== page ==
The HE-1’s instrument separation, transparency, and resolution abilities complement and build upon each other to give the HE-1 the edge needed to elevate the listening experience regardless of the quality of the recording. There’s a feeling of addiction, the desire to revisit every song in my library to explore what I might have missed previously. Two hours was not enough.
Note definition is clear but not overly sharp on the HE-1. There’s a sort of natural softness or slight fuzziness in the edge of the notes. To give an analogy, it’s like if a drawn image has a bit of blending instead of hard, defined lines. This is in contrast to what I had expected given the reputation estats have and my general experience with higher end systems. Similar to what I commented on in the treble, it lends itself to a more realistic rendition of music.
Last but not least, the HE-1 has excellent dynamics. It employs a rather clever strategy where, instead of adding more energy to the top of a crescendo, the HE-1 produces a very low sound floor to create greater macrodynamic contrast. The best example of this is in that piano track I mentioned above, City Ruins. The HE-1 adds a unique sense of silence to the momentary space between piano notes that then accentuates the next passage beautifully. Other headphones don’t manage this level of transient “silence” and end up sounding flat in comparison. Of course, this doesn’t work on every track. High octane rock songs that go on without a moment of rest don’t see much benefit from the increased depth. Where it really shines is in instrumental or orchestral pieces where it can truly show off its dynamic range.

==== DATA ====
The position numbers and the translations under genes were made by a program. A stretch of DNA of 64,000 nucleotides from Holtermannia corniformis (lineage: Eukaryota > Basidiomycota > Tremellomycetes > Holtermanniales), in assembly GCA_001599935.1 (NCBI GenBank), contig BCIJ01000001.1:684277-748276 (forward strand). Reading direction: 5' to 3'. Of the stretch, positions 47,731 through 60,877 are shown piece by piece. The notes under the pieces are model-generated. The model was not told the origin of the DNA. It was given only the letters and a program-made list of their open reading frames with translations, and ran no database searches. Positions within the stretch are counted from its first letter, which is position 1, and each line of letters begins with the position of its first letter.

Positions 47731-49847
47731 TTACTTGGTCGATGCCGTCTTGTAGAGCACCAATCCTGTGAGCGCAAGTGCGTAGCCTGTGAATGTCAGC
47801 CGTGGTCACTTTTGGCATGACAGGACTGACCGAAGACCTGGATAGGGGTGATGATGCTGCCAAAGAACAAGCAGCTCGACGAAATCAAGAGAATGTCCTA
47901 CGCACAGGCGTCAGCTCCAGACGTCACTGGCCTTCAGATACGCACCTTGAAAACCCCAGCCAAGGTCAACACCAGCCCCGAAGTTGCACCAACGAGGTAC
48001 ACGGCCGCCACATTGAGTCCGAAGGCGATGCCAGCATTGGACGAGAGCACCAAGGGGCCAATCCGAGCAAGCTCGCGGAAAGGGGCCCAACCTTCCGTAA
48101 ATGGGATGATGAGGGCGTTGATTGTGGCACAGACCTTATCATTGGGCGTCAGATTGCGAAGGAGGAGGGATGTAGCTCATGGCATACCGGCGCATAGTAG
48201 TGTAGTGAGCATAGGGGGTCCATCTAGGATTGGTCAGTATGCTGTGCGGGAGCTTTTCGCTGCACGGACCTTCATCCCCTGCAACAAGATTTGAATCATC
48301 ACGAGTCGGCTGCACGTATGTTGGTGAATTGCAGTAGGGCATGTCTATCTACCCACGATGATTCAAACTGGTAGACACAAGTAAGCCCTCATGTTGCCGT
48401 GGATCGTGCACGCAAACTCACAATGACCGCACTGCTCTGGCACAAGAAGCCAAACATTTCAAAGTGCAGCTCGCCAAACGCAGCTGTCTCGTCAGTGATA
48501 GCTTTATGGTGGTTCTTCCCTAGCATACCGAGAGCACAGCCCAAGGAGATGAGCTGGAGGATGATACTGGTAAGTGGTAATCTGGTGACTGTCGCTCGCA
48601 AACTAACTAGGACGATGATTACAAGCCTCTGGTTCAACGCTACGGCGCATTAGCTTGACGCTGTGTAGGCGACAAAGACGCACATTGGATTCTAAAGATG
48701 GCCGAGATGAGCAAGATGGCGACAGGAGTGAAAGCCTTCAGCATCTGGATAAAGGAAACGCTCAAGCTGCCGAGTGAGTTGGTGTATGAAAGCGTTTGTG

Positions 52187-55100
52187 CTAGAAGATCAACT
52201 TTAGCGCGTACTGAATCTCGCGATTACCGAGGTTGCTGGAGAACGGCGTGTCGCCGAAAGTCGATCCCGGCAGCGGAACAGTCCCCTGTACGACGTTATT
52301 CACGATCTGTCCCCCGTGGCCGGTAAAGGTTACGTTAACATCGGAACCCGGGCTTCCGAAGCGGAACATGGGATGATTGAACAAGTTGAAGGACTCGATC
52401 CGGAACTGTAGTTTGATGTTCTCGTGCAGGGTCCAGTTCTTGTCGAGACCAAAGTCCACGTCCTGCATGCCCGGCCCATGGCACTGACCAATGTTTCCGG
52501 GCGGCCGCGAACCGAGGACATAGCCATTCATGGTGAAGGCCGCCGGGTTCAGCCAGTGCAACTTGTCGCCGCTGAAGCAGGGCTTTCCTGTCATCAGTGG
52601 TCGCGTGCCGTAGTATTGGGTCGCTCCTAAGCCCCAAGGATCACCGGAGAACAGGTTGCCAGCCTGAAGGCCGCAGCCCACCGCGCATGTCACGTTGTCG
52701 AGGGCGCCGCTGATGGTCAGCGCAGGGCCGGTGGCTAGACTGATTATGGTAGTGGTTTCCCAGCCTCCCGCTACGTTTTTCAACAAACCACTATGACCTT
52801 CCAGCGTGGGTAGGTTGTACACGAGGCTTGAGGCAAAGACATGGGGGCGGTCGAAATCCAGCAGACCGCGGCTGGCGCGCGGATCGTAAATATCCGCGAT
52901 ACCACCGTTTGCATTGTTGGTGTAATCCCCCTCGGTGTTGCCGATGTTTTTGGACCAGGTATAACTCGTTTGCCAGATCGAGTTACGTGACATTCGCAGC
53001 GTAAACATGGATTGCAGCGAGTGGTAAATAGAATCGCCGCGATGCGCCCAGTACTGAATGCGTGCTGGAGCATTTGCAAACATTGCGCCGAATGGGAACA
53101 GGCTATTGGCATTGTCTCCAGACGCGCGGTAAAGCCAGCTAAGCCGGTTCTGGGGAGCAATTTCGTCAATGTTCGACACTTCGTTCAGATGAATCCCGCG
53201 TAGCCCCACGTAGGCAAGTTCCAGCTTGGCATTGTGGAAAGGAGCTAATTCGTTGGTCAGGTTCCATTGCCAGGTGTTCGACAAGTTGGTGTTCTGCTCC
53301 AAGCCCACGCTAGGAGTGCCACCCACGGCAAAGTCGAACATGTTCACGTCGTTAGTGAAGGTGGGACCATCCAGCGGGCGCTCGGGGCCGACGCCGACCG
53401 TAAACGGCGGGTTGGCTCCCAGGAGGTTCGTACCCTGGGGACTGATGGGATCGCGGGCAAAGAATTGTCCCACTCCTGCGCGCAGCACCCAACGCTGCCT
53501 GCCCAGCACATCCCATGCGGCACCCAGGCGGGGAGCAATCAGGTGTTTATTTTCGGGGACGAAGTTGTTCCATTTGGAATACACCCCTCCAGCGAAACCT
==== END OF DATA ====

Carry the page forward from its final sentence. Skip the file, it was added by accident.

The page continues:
The HE-1 takes USB in as a digital source that gets passed through to its internal DAC and amp system.
Lofty expectations and price tag aside, the Sennheiser HE-1 is the best headphone I have heard. Or rather, I can think of no reason why the HE-1 wouldn’t claim that number one spot. Though it’s not a perfect headphone, the HE-1 is either on par or outperforms everything else I’ve heard on every metric save for soundstage. While another headphone might have one or two qualities that sets it apart, the HE-1 as a whole is unparalleled in its performance.
Of course, the final question to be answered is whether it is worth it or not. Frankly speaking, the price tag of the HE-1 is so ludicrous that it doesn’t even register to me. I’d rather have a great speaker set-up with room treatment along with the second-best headphone system in the world, whatever that may look like. And even then, I’d probably still have a healthy chunk of change left over. But I’m not Sennheiser’s target audience. Realistically speaking, the HE-1 is for people who are considering adding another Porsche to their car collection but are maybe looking around for some other luxury experience to enrich their lives. In that case, by all means. Not only does the Sennheiser HE-1 sound fantastic, it’ll look great in the listening room of any multimillion-dollar mansion.